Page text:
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And now lambs. An animated landscape.
Last week Euan forwarded me a spoof article about “Middle Class Quarantine”, people making sourdough bread, transforming the flower border into a vegetable patch, collecting eggs from their flock of bantams. ⠀
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This is Caspar, the head of my flock of bantams. ⠀
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I’ve never felt so privileged in my life as I do now (and I’m a pretty privileged person at the best of times). ⠀
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Part of it is the gift of having space, of being able to walk out into beautiful countryside from my front door, of having a studio in my garden so that I can keep working. A proper spare room to move into, an extra bathroom and back door. ⠀
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But it’s more than just the circumstances of the life we have built here - it goes right to the core of me, the luck of having a temperament happy to work alone, of having grown up daughters who came home and get on with each other.  It is being an introvert, getting my energy from being by myself, my comfort from cooking and gardening and making things, the way I always, always have food in the cupboard. ⠀
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I look out from my isolation here and I see the gaps opening wider and wider in society with this and it frightens and terrifies me. When we get out again we will have so much work to do. ⠀
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There is something so 'Old Mastery' about fritillaries I think. ⁠⠀
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I planted (or more accurately @eileentisdall planted) hundreds of fritillaries under the plum trees and they are beginning to bloom.⁠⠀
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We also potted some up for indoors and kept them in the cold greenhouse - and I planted those ones into these tea cups as soon as they had full buds.⁠⠀
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Once the flowers are over they will join the others in the orchard.⁠⠀
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If you want to try this - with any small bulbs - you can dig them up from the garden and bring indoors temporarily, water lightly (remember there is no drainage), top with moss and keep coolish.⁠⠀
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Watching bulbs unfurl and bloom is a wonderful way to take advantage of having to stay indoors more.⁠⠀
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Like many people I have been racking my brain as to what I can do to help.⁠⠀
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I am stuck here so I can't deliver or run errands, I'm not a natural maker of cheerful phone calls and it will be a good few weeks before anything I am growing is actually ready.⁠⠀
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I do however have a Royal Mail pick up in place - on Tuesdays and Thursdays from the garage - and it seemed that I should make use of that while I have access to it.⁠⠀
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All things on our website can be sent direct with free gift wrap and a card - and, more importantly I think, I am also hand drawing cards and sending them with your message inside (or letter - I can print it out and put it inside the card). ⁠⠀
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For members I am only charging postage, for everyone else there is a minimal charge to cover supplies.  The details are on the front page of my website www.snapdragonlife.com.⁠⠀
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I know that my elderly relatives are oblivious to all things digital, all the ways that I keep in touch with friends, have passed them by and I do worry about how isolated they must be. ⁠⠀
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A letter through the mail might make someone's day so much brighter.
One of my blessings at the moment  is that my daily walk is along the road that passes through our neighbours’ farm. ⠀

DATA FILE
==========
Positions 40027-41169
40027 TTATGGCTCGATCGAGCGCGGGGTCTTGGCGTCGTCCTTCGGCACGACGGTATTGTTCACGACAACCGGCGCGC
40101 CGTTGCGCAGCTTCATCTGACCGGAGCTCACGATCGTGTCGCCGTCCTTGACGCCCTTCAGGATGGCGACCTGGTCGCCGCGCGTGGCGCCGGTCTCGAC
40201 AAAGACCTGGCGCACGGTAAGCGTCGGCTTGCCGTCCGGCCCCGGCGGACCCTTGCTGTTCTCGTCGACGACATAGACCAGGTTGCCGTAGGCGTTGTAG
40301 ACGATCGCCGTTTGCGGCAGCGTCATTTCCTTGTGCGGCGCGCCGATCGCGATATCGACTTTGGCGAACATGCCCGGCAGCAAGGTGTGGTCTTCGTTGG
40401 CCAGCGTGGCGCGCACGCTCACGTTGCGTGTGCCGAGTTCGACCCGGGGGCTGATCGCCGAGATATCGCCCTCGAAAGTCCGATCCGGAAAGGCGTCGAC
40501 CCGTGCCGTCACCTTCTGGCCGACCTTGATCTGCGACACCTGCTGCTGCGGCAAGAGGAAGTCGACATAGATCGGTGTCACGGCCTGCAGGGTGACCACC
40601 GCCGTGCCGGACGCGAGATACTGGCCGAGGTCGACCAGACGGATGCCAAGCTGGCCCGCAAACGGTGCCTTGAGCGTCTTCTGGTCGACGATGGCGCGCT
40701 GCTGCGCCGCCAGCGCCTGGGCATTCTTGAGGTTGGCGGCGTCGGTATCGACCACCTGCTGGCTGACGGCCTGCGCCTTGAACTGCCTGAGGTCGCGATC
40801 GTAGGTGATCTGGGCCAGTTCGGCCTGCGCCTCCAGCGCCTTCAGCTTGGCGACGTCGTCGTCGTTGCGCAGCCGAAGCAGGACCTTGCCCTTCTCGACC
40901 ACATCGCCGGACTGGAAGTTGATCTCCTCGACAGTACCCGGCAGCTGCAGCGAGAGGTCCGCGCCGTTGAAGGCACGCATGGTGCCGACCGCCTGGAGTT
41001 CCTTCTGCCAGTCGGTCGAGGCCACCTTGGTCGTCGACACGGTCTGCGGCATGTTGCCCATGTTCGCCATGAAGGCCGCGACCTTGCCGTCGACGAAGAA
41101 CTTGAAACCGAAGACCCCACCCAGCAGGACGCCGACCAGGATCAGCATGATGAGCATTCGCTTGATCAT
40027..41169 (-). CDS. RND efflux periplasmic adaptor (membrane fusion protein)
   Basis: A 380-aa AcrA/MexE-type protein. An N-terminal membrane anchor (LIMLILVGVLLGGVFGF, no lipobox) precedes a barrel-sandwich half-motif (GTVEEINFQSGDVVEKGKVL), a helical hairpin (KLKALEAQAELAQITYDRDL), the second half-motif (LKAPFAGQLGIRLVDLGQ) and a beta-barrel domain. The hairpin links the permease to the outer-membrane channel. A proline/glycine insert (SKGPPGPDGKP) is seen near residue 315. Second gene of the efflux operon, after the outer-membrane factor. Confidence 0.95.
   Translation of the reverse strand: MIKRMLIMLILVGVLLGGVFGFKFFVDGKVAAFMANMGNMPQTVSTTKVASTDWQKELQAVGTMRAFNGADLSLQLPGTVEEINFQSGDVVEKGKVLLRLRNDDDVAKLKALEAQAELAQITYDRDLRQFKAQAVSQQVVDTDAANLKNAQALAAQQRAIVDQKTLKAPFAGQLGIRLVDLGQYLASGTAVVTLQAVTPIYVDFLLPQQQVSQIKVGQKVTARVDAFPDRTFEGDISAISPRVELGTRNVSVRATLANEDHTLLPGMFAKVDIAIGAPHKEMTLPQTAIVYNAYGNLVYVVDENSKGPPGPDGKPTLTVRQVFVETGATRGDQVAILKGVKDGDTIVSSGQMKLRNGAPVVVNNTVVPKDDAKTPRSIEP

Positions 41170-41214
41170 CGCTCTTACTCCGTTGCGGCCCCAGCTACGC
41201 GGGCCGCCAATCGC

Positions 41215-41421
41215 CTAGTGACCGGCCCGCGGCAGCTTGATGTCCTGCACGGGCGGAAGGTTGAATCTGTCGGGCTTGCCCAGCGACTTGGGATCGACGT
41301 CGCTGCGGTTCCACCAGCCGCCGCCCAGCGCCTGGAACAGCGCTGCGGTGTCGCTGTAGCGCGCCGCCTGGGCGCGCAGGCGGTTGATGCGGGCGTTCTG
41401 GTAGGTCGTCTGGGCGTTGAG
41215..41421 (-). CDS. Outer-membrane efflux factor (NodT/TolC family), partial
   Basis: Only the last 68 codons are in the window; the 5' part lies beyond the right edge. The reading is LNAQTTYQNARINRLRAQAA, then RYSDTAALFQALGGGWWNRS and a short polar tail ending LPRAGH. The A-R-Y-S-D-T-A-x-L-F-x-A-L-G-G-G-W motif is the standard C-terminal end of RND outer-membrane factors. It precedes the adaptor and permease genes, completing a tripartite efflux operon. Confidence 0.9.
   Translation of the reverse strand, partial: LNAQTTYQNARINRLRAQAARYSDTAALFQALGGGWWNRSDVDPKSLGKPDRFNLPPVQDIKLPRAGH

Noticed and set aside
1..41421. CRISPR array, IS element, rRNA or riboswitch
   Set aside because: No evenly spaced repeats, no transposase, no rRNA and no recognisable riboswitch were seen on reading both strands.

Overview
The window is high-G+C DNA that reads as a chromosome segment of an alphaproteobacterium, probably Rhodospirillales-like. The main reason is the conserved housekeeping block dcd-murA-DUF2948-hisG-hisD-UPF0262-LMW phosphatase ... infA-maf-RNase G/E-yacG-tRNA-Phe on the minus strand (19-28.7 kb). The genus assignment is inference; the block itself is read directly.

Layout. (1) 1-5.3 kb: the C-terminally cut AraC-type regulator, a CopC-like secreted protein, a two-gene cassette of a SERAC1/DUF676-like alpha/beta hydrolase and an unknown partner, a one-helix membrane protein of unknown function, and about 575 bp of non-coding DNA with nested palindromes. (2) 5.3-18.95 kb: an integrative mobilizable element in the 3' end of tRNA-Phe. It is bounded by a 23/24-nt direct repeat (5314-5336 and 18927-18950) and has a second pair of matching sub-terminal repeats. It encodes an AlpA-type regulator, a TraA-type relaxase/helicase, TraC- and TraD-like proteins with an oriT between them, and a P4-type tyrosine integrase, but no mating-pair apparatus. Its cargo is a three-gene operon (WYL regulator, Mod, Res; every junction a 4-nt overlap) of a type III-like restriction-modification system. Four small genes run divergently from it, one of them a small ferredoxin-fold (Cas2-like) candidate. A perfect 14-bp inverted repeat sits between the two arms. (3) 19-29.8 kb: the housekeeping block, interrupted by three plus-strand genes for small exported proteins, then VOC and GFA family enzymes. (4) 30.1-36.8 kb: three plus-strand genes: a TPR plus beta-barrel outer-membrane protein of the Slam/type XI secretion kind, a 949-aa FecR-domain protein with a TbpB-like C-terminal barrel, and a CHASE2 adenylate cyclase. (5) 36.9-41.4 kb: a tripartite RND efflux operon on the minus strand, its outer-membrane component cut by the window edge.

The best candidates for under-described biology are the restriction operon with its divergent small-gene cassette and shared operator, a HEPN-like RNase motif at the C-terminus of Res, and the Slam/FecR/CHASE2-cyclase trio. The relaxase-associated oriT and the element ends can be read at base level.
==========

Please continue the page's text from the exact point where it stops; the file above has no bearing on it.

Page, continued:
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A sheepy maternity unit, where the heavy, still sheep of one day will be joined by bright, bouncing, tumbling lambs the next. ⠀
Lupin - in a halo of light here - has recently become top cat in the house. ⠀
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Minou, my morning cat, has given up the job reluctantly in a flurry of spats over the past 6 months. ⠀
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What has been fascinating is how Lupin has not changed his routine, he still sleeps 90% of the day moving only to keep in the sun and to eat, yet he has mysteriously transformed into a  massive and dense ball of fluff coated muscle. ⠀
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It just shows how much is in the mind and the role taken on. ⠀
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This weekend I was very down, worried about what comes next for NHS staff, frustrated at the thoughtless actions of others.⁠⠀
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Today though, I have decided to draw a line.  I cannot change anyone's behaviour.  I doubt that the people who watch my stories are the same people who are treating this pandemic as a Bank Holiday.⁠⠀
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Instead I'm going to try and produce as many useful things as I can.  On Friday I published a blog about all the things that you can do to bring the feeling of the outside into your home.⁠⠀
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It is actually a piece I originally wrote about chronic illness and the fatigue that can trap you indoors, but it has a wider use now I think.  It is about the science behind the way that our brains perceive nature and how you can get a lot of the wellbeing effects of being outside without leaving your home.⁠⠀
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The blog is on the home page of my website - www.snapdragonlife.com - and you can get to it via my profile too.⁠⠀
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If you have any other tips please comment and I can add them in.
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About Snapdragon

At Snapdragon we gently guide you through bringing the changing seasons into your daily life, helping you slow down, so that you can experience increased well being, calm and creativity.

Through our communities, both free and paid for, through Jane's writing on the blog, through carefully hand crafted gifts and activity kits, and through our online and in-person workshops we aim to bring people back in touch with the rhythms of a seasonal life.